Bishop Hughes told Fasanello that he often worried about where women facing crisis pregnancies could turn for help, but was reassured by Life Choices’ presence in the community. “He said that seeing all the baby things we had to share and our willingness to serve these young moms gave him great joy,” she said. “I really was impressed by his obvious heartfelt kindness and compassion. I saw a beautiful reflection of Christ’s love for his people.” She added, “Bishop Hughes’ praise for our work gave us great encouragement.”

Through its ultrasound program and material assistance for women, children, and families over the past 13 years, Life Choices has saved the lives of thousands of preborn babies who were at risk of abortion. Fasanello said that at the last count, 6,036 children had been helped by Life Choices.

Life Choices is currently working to repair a 15,860-square-foot, three-story building in Phillipsburg in order to open Grandma’s House, a home for pregnant or homeless women with children. According to Fasanello, other pregnancy shelters in the area don’t allow young children to stay with their mothers, or they accept only women battling substance abuse. Besides a safe place to live, Grandma’s House will provide rehabilitation and child care to help women achieve independence. It will offer educational resources that address domestic abuse prevention, life-skills mentoring, budgeting, health and nutrition, parenting, chastity, and adoption.

Continuing his legacy

When Bishop Hughes passed away on Christmas Day of 2012, Life Choices’ board members decided to find ways to honor his remarkable pro-life legacy. “His letters always promised that he would continue to be involved by keeping us in his prayers, even in eternity, and now his teaching and his strength [regarding] abortion is what led us to make this decision,” said Fasanello. And so it was that they started the Bishop Edward T. Hughes Memorial Scholarship, awarding $500 each year to an outstanding student who is also a parent and wants to continue his or her education.

But they didn’t stop there. When the Knights of Columbus gifted Life Choices with two new 4-D ultrasound systems (which display clear, three-dimensional images of a preborn baby in real time) in 2013, Life Choices’ board decided to pass along the center’s original, 13-year-old ultrasound machine so that it could continue to help mothers choose life for their babies.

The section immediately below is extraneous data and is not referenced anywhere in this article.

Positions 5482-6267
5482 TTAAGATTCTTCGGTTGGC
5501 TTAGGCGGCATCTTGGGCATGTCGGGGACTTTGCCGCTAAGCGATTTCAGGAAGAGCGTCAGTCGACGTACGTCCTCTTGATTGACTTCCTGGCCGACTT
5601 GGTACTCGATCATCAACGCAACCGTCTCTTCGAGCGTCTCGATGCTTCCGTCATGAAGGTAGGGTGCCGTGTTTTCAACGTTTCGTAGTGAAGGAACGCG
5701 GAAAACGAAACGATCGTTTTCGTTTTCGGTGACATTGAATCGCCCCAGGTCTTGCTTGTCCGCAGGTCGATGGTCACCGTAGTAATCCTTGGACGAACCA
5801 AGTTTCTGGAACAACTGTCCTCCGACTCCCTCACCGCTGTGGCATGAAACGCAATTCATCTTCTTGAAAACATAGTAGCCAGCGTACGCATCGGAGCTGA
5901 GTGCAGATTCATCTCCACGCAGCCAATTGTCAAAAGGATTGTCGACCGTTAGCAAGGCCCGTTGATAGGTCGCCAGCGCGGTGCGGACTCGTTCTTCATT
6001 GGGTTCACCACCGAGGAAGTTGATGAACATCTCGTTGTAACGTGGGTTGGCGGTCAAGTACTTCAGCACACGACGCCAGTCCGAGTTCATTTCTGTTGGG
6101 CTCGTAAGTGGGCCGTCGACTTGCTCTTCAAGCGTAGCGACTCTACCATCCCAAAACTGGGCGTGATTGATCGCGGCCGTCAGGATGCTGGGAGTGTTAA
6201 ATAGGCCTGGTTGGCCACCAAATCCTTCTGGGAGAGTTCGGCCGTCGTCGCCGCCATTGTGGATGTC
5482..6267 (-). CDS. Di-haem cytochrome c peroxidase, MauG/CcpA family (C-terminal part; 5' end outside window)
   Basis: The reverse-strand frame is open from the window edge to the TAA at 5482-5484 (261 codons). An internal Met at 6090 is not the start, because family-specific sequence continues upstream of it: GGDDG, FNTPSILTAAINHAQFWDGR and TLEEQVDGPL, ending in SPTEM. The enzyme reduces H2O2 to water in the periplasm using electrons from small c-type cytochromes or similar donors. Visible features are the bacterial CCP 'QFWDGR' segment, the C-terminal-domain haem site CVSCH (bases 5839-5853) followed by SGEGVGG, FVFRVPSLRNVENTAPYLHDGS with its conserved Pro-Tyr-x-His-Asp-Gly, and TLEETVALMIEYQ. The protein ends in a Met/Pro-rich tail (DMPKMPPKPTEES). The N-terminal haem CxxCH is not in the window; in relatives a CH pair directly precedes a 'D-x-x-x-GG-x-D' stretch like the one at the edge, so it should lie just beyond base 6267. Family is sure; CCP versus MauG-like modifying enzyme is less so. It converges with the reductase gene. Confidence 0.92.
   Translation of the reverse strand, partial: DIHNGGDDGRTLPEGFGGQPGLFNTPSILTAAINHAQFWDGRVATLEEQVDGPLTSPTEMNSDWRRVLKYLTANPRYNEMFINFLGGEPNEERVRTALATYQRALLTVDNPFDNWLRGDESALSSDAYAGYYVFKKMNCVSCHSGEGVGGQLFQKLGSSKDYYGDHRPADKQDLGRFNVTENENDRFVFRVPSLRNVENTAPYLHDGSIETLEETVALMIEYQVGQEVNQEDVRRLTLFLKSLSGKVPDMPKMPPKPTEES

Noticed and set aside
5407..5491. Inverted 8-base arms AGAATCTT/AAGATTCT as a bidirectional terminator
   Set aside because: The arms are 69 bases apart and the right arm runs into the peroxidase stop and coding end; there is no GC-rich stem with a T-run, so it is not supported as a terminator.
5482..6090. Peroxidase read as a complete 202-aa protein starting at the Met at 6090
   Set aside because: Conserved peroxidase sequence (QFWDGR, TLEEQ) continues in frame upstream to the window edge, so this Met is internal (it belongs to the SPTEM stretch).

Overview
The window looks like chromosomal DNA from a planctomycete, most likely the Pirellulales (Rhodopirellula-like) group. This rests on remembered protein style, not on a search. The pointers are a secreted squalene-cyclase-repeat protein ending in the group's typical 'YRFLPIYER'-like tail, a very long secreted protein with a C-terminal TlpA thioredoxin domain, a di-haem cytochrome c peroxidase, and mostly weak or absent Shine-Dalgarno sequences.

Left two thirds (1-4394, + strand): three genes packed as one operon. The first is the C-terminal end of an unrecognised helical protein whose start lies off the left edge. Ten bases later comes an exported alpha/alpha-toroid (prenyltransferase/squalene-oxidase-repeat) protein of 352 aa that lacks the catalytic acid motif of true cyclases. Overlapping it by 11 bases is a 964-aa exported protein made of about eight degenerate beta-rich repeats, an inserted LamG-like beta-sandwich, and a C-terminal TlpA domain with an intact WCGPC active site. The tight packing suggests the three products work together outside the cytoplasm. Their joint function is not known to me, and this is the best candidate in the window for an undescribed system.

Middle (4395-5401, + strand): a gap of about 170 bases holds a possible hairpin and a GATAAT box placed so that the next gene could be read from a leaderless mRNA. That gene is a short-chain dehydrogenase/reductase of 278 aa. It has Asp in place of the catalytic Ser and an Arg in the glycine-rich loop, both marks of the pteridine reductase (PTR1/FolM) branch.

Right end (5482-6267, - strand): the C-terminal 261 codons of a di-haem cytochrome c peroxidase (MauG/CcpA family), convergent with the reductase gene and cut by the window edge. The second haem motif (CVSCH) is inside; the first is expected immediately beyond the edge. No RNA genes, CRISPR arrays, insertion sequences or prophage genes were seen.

“We took such good care of it that it still works extremely well,” Fasanello said. “We were looking at pictures of [the occasion] when Bishop Hughes blessed the machine. We thought, in honor of him, why don’t we think of a way to use it so that it helps underprivileged people in another country and continues its lifesaving work?” Thus, it has been donated to a diocesan-operated clinic in Uganda, the country with the highest abortion rate in East Africa.

Certainly this would please Bishop Hughes, who, in his homily on January 22 (the anniversary of the Supreme Court’s decriminalization of abortion), 2006, made this statement: “Our concern for others, our care for the poor and the weak, our reaching out to victims of natural disasters, our unending quest for peace and social justice, our determination to abolish racism—all these testify to the sacredness of all human life and the dignity of every human person. We build a culture of life by the way we treat others.”

Does Life Choices have further plans to honor Bishop Hughes? Absolutely. Fasanello said Life Choices will continue its mission as long as there is a need, “spreading the gospel of life by providing tangible assistance to those in crisis pregnancy and families in need, educating the public at every opportunity about the miracle of human life, and building a foundation of prayerful support centered on the Holy Eucharist,” thereby fulfilling Bishop Hughes’ request that pro-lifers “never, never give up.”

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About the author

Teresa Murphy

Teresa Murphy is a freelance writer for the Catholic Spirit, the newspaper of the Metuchen diocese, and lives in Belvidere, New Jersey, with her husband, William, and son, James. To learn more about Life Choices, visit